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CU System
Assets Up For Third Year At Alabama, Florida CUs
BIRMINGHAM, Ala., and TALLAHASSEE, Fla. (6/24/13)--For the third consecutive year, Alabama and Florida credit unions saw a major increase in assets in the first quarter, according to the League of Southeastern Credit Unions.

"For six quarters now we've seen credit unions gain a greater wallet share from their members," said Patrick La Pine, LSCU president/CEO. "Both states have a record number of assets, and Alabama continues to have a record number of members. Credit unions have been working hard to draw in new members but to also get existing members to fully utilize the credit union as their preferred financial institution."

In 2013, the asset growth rate for Alabama credit unions was 3.2%--equal to the national credit union average, LSCU said. Alabama's 123 credit unions collectively have $18.3 billion in assets, a $569 million jump in assets in the first quarter.

In Florida, asset growth surpassed the national average by 3.9%. Florida's 159 credit unions collectively have $47 billion in assets, a $1.7 billion gain in assets in the first quarter.

Alabama continues its record pace for membership, LSCU said. The state added 15,000 new members in the first quarter, for a record 1.85 million members. Florida added 33,000 new members in the period to reach 4.62 million members. Nationally, credit unions added 777,000 new members to set a record with 96.7 million members, the league said.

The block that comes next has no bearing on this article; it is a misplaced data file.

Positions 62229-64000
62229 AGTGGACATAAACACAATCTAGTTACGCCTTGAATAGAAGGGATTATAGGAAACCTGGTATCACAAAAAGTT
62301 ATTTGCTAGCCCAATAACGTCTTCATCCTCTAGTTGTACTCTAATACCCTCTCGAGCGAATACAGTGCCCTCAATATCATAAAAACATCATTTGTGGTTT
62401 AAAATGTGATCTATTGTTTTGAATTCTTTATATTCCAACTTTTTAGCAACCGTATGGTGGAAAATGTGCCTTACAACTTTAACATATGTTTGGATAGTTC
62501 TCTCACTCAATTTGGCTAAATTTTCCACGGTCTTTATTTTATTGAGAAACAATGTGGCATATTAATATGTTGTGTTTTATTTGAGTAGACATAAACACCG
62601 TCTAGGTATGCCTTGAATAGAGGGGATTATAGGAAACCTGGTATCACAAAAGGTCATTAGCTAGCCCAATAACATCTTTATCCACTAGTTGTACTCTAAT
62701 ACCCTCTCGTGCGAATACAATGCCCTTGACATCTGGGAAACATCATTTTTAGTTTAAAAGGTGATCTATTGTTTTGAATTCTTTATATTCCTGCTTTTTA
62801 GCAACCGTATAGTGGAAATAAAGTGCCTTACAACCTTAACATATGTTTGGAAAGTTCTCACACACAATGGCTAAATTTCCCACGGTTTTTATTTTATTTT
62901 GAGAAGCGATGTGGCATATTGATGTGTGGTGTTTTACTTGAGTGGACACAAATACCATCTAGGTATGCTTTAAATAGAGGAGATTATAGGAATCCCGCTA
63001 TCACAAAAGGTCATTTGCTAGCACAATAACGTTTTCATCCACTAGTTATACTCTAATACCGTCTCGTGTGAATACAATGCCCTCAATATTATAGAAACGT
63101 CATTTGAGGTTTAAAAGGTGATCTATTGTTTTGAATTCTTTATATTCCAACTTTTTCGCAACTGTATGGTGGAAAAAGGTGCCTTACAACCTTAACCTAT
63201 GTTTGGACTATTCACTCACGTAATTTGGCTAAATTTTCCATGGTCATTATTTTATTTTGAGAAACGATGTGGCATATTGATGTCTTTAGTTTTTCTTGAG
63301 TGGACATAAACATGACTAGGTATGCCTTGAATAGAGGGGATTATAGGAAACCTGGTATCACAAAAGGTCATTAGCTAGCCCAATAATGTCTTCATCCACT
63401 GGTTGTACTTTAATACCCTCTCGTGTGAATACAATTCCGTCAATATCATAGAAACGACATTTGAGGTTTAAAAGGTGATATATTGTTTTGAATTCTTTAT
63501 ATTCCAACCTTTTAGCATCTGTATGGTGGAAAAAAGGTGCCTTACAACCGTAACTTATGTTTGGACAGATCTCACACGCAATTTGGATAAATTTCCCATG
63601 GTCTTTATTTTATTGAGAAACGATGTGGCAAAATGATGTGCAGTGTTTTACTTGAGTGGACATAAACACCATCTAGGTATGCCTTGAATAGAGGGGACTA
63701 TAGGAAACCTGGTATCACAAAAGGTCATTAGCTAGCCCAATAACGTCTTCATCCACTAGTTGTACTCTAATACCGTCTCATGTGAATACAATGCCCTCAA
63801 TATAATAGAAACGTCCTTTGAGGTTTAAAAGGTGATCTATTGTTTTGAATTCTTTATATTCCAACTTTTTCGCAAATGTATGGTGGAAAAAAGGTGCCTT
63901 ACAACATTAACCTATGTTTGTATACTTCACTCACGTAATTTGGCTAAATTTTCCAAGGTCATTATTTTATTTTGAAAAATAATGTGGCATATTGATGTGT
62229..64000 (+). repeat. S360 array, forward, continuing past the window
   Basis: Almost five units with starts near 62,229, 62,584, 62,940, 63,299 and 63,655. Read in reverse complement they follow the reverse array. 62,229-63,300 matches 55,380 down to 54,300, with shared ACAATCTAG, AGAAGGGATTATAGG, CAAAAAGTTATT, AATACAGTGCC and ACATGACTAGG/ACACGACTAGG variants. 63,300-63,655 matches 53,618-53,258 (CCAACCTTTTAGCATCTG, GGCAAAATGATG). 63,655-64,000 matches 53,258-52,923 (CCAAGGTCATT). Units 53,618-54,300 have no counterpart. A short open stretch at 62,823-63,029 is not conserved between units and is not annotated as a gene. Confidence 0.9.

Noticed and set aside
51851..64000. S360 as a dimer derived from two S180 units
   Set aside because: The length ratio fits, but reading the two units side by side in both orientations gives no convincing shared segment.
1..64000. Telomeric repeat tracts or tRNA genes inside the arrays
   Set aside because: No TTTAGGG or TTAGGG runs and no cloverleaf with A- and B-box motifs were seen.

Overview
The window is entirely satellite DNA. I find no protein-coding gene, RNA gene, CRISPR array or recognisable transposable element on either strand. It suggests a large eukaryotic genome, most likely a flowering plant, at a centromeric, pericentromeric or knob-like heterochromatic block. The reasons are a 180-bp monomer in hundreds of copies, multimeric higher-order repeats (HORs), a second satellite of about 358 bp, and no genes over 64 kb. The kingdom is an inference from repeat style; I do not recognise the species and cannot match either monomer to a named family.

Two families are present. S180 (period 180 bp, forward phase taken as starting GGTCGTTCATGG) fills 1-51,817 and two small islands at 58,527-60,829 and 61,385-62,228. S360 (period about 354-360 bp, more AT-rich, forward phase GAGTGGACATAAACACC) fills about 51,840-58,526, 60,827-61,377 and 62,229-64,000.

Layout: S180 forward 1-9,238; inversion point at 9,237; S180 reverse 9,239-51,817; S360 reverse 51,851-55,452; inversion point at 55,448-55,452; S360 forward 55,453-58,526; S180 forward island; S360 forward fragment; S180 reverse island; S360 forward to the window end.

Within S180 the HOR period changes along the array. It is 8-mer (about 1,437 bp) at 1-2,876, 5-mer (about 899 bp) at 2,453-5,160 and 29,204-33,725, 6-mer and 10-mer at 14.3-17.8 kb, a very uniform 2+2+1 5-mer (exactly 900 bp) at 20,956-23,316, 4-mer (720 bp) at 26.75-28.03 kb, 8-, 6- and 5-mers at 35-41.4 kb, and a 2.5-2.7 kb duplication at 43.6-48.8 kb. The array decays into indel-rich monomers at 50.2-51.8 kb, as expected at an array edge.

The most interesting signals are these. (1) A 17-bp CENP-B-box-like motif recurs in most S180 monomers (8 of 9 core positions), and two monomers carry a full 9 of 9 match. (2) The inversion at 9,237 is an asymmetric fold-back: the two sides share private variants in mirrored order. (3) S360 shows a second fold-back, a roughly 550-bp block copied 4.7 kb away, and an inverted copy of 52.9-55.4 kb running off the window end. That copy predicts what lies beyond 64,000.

The quality and quantity of loans continue to increase in both states, said LSCU. The number of delinquent loans in Florida dropped below 2% (1.98%) for the first time in years. That also represents a 40% drop in delinquencies in three years.

In Alabama, delinquent loans continue to trend down at 1.18%, an18-basis point drop from 2012. Net charge-offs in each state also fell. In Florida, net charge-offs are at 1.12%--a more than 1% drop from three years ago. In Alabama, net charge offs are at 0.63%. Also, credit unions in each state are setting aside less in loan loss provisions.

Loans continue to be the focus of credit unions. In the first quarter, Florida credit unions added $54 million in new member business loans (MBL), while Alabama added $6 million in new MBL loans. Florida credit unions added more than $200 million in new loans to the books.

"Credit unions have been fighting to have the member business lending cap raised so more can make MBLs," La Pine said. "In two years, Alabama and Florida credit unions have made more than $200 million in business loans. With delinquencies and net charge-offs low, it shows quality loans are being made. More small businesses need to check with their credit union for a loan."

If Congress were to raise the credit union MBL cap to 27.5% of total assets from 12.25%, it would generate $13 billion in new loans and create 140,000 new jobs, the Credit Union National Association said.
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